Powered Arm Prosthetics Competition

Introduction

Pilots with forearm or upper arm amputations are equipped with exoprosthetic devices (arm prostheses). The pilots are asked to solve as many tasks as possible within a given time limit.

In the first part, the pilots are challenged by tasks related to daily life activities (daily life race). Therefore, the pilots are allowed to use both hands and arms, as well as any other part of the body. The daily life race includes tasks such as preparing breakfast and carrying bags (e.g. to the airport), related to a day of travelling.

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In the second part, pilots are faced with tasks that explicitly challenge the performance of the prostheses, i.e. the technology (performance race). Therefore, the pilots are only allowed to use the prosthetic arm. The performance race consists of a wire loop task and a puzzle-type task. In the wire loop task, the pilots hold a conductive wire loop with which a metal wire needs to be followed without making contact between the two wires. In the puzzle-type task, pilots need to grab, carry, and place pieces into a target area. The puzzle pieces are made of different weight and shape, and they have different handles in order to perform different grips and manipulations.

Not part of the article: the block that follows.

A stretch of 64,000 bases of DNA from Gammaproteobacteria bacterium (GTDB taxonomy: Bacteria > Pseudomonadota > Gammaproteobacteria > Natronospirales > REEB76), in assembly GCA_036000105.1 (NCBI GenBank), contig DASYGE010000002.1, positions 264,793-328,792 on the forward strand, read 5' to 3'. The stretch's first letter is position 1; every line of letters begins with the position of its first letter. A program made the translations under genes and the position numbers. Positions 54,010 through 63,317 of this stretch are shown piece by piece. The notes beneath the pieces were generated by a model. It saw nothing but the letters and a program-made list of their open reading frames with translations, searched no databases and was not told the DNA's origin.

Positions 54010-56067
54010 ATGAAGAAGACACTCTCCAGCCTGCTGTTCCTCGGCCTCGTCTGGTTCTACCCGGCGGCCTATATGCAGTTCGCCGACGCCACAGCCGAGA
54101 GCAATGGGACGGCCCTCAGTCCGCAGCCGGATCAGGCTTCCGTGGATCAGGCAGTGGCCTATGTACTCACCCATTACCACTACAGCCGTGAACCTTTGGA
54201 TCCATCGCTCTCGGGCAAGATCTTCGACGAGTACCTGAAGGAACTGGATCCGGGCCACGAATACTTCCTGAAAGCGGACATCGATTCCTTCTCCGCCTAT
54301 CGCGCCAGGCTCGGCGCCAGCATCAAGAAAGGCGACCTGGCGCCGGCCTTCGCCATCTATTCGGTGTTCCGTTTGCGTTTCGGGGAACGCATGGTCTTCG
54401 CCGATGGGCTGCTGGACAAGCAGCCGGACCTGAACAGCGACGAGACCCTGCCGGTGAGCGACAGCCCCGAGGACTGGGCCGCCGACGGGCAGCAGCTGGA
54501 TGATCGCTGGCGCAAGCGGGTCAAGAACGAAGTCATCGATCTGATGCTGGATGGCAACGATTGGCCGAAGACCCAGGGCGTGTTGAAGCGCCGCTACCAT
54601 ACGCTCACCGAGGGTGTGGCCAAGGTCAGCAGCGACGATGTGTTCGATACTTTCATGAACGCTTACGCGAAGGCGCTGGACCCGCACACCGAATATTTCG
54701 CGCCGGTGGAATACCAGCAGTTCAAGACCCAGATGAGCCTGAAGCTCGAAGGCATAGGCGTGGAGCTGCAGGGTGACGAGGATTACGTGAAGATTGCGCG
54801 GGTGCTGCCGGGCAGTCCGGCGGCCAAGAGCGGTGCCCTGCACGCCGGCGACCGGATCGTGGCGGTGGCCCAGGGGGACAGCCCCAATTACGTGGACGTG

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 A more detailed curse description and the complete set of rules can be found here. Interested in participating? Information about registration can be found under “For Pilots and Teams”.

Inclusion Criteria for Pilots

In addition to the general inclusion criteria, participating pilots must fulfill the following criteria:

  • Forearm amputation or more proximal amputation of at least one arm.

Inclusion Criteria for Technology

In addition to the general rules, the following criteria apply for the powered prosthesis technology:

  • Passive and active prostheses are allowed.
  • The prosthetic device is allowed to have any number of actively driven (powered) joints (e.g. for hand opening/closing or wrist pronation/supination). They can have several passive or mechanically coupled joints (e.g. at the fingers). Also any kind of body powered (e.g. cable driven) systems are allowed.
  • Surface or implanted electrode systems can be used to access sensory or motor nerves.
  • Osseointegration is allowed if pilots are in a clinically stable condition and any health risks (e.g. infections) can be excluded.
  • There is no weight limitation for the prosthesis.

The complete set of rules including the specific rules for the different disciplines can be found here.